Step One: FIND YOUR MUSE.
INSPIRATION: for those who have none, or for those who have lost it…
Now, I begin this with the assumption – which I know is dangerous – that you’ve already found your story. If you haven’t yet found it, I cannot help you. I cannot tell you where my inspiration comes from. However, I can offer suggestions on how you can open your mind and find your story.
So, for those of you who haven’t found your muse, and all you want from life is to write a book, you have a few tasks on your to-do list. In fact, as it’s the beginning of 2012 you might as well add them to your new years resolutions!
Here are a couple suggestions to start – I won’t overwhelm you:
NEW EXPERIENCES: You need to get out and do something you’ve never done before. For the creative mind, a new experience can be the explosive trigger to a masterpiece. The parts of my writing that get the most praise are fueled by life experiences. I don’t find anything by sitting at my desk, I only develop it there. Make it goal to try something new three or four times a week – even if it is as simple as trying new coffee house, or making homemade pizza instead of having it delivered.
READ A BOOK: Now, I shouldn’t have to say it, and I hope that many of you just rolled your eyes to the fact it is on my list – but, it’s a fact that some people try to break into the field without picking up a book that hasn’t been assigned to them. It’s how you discover writing styles, find out how to write a description that exudes emotion, to subconsciously discover the natural flow of a storyline, help you see how to make characters matter to your reader – I could go on and on. I would also count watching movies and television series in this category, but for the love of writing read a book – might I suggest: The Tiger’s Wife, by Tea Obreht. (This is not an assignment, merely a suggestion).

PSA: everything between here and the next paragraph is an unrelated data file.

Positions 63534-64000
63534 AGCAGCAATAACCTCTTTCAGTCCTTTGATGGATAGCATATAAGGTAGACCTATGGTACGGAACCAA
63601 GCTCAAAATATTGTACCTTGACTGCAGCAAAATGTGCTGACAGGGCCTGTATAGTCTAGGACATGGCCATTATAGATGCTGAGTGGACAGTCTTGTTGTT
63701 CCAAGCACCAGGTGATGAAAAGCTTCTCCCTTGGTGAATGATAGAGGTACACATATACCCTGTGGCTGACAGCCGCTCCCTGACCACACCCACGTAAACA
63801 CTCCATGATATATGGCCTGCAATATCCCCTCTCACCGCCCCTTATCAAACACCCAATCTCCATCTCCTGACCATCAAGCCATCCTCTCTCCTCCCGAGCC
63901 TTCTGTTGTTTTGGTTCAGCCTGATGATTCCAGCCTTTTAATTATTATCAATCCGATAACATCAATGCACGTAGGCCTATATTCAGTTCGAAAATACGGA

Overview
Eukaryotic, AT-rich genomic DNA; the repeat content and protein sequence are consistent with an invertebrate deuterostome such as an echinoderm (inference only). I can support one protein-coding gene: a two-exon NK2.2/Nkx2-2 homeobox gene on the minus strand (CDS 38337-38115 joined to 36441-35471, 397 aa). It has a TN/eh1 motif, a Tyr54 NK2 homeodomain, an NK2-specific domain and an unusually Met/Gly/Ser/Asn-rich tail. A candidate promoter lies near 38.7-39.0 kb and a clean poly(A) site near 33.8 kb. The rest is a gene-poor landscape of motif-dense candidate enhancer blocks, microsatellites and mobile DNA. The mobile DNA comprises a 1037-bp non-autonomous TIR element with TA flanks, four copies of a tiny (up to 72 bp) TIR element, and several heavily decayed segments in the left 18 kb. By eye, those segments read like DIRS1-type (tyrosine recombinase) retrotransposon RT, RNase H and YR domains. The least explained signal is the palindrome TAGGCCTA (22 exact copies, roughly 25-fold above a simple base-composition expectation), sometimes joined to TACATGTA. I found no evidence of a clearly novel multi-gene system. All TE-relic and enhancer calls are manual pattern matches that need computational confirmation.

FREE WRITE: Quick definition – Write without thought or judgement for an extended period of time. It is also called: Stream of Consciousness writing. Being able to write without second guessing yourself might be all you need to find your story. Of course I would suggest making time for this exercise everyday for at least fifteen minutes even if you are already working on your book. It helps to get the juices flowing and the fingers pumping. (I will post an example of this soon – unedited and free).
As I continue with the ‘How I’m Writing my Book ‘series I will refer to the above list. Even if you are in the middle of your story these suggestions can help you break a writer’s block, or solve a problem in the storyline. Exercise, lying on my bed with my eyes closed, pacing or dancing in my room, listening to music very loudly, and going for a walk are other ways that I open my mind and solve problems that delay my story development.
On a personal note, I can’t tell you where the idea for my book came from. If I could tell you I would, but in honesty I can’t remember. As far as I know I woke up one morning and this story was waiting for me. The list I have provided are things I do on a regular basis – and let me tell you, the free writing sessions I have after cooking sessions are pretty dang surprising!
Hope you’ve found Step One: Find your Muse helpful! xx, Kristin
For more of my steps, past or present, visit: How I’m Writing a Book.